Did everyone here see the Blair Witch Project? Three scared, lonely teenagers lost in the woods, bitterly cold, with strange unexplainable noises happening all around them? If you saw that movie you already know what the next part of this story felt like.
We had to make our way off of the road since there was no way to walk on it without sliding down the hill. To gain any purchase you had to kick (often several times) into the ice ahead of you to make a toehold so you could climb up another step. Neither Lena nor myself are in terrific shape so this kind of exertion was even more tiring than it sounds. All the while the trees are groaning, popping and crashing as the weight of the ice and the internal pressures combined to bring them down around us. It was frankly quite noisy. We were soaked through and ice was starting to create a thin coat on the outside of our clothes. Lena’s hair was breaking off.
As we climbed, we slowly discovered that “a little way up the road” doesn’t mean the same thing when you aren’t A) walking, B) freezing, C) soaked, and D) frightened. The truth was that Robbie’s house was a little over a mile up the hill. Er… road.
We dodged a pine tree that fairly exploded and crash-landed next to us, and Lena suddenly sat down in the ice crying. She said she was too tired to walk anymore and just wanted to lay down for a minute and catch her breath. She cried that she felt like she was falling asleep on her feet and it felt so much better to be just sitting and wouldn’t I just go away and stop telling her to get back up? Now I don’t know a lot about cold weather but I do know that when ice is forming on you laying down and going to sleep is an bad idea. I had to get her back on her feet, but I really didn’t want her to be thinking about dying out here, (and us without our coffee can) so instead I made her think about how angry she was at her dad and all the things she wanted to yell at him about over this trip. Lena gets real motivated at the thought of telling someone off who really deserves it. I wasn’t sure Robbie actually did deserve any blame here, but hey, I was already motivated.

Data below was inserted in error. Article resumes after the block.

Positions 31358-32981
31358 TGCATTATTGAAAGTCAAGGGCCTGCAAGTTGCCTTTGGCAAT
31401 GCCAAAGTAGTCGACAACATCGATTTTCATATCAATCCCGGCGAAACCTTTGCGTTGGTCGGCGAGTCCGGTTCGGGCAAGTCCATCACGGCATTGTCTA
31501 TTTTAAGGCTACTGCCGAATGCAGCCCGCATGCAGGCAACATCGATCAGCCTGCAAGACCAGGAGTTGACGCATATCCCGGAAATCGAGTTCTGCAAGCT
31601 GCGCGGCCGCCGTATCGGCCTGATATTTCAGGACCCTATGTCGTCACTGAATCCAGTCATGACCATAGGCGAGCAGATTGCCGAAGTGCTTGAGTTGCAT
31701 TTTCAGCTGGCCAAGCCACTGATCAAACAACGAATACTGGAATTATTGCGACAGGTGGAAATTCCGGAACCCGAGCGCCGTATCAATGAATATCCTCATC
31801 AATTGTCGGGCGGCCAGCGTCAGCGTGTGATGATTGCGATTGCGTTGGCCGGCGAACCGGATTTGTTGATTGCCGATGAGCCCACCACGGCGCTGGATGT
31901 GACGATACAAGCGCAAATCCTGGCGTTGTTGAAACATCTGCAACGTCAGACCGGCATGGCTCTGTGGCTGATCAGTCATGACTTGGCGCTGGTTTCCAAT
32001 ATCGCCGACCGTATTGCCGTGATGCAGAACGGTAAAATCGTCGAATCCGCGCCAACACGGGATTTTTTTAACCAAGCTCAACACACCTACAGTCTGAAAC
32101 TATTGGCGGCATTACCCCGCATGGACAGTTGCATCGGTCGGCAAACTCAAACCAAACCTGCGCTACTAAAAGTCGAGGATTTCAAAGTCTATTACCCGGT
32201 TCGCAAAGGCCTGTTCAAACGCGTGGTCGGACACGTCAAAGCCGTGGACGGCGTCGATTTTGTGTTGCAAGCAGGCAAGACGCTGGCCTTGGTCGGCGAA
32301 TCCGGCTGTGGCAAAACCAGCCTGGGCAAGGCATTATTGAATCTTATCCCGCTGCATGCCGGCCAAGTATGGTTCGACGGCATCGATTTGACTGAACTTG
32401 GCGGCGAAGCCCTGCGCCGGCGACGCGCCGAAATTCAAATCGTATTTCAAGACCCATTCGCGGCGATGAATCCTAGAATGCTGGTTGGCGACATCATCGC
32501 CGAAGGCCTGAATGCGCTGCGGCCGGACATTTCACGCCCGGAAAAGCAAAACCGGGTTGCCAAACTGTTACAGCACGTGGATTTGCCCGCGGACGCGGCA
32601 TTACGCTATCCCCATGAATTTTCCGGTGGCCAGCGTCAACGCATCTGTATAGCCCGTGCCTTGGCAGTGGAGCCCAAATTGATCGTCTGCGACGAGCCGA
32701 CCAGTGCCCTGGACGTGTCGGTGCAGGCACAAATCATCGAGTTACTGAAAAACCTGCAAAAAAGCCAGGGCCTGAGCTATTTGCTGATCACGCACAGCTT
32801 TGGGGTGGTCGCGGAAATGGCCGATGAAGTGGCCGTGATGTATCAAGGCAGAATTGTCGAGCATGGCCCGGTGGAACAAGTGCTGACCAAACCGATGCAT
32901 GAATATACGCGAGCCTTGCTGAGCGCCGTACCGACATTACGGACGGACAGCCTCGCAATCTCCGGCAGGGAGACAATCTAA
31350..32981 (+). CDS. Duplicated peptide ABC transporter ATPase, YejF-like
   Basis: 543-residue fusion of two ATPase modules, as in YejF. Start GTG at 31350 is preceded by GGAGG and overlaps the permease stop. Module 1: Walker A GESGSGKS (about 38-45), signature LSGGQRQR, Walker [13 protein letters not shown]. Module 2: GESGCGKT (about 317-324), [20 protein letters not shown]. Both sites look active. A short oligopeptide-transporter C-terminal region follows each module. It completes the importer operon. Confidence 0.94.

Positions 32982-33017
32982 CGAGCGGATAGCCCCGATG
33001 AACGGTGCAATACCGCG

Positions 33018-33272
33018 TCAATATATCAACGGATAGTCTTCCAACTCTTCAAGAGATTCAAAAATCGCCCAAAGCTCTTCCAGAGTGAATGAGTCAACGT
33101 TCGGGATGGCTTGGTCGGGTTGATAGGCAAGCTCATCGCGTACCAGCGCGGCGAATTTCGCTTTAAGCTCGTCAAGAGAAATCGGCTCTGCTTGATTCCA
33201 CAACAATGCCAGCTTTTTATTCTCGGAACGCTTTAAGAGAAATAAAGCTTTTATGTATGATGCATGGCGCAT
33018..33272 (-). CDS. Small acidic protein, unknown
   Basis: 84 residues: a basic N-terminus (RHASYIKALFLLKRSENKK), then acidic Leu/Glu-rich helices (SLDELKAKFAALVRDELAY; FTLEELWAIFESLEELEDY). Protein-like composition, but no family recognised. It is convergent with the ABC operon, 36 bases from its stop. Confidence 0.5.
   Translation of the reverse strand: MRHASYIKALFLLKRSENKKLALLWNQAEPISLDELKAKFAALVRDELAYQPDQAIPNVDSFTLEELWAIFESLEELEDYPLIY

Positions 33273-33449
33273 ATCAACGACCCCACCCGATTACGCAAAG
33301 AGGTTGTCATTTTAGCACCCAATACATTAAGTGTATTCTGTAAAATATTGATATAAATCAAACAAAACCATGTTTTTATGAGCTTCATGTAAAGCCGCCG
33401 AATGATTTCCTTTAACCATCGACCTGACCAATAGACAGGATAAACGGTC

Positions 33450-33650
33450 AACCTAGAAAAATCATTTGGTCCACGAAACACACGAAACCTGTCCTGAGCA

As we rounded the last corner into Robbie’s driveway, Lena fell through the ice into the ditch below. I tried to help get her out and fell in with her. The ice had formed a bubble over the swiftly moving water beneath and we really couldn’t tell in the dark where was ground and where was ditch. We flailed our way out (I left a shoe behind) and sat at the top of a small hill looking down at Robbie and Emily’s house. There was no way to walk down it at all without slipping and falling so we simply stayed on our butts and slid down. Once in the front yard I saw one of the most depressing sights I had ever witnessed. Robbie had spotted us sliding down the hill and had come outside with a flashlight to greet us. Before we even registered his presence, Lena I simultaneously looked directly at the flashlight and considered the implication. No electricity. No heat. No bath. No any of the things we had envisioned in our heads to keep putting one foot in front of the other. Not for the first time that night did I think longingly on that coffee can and candle.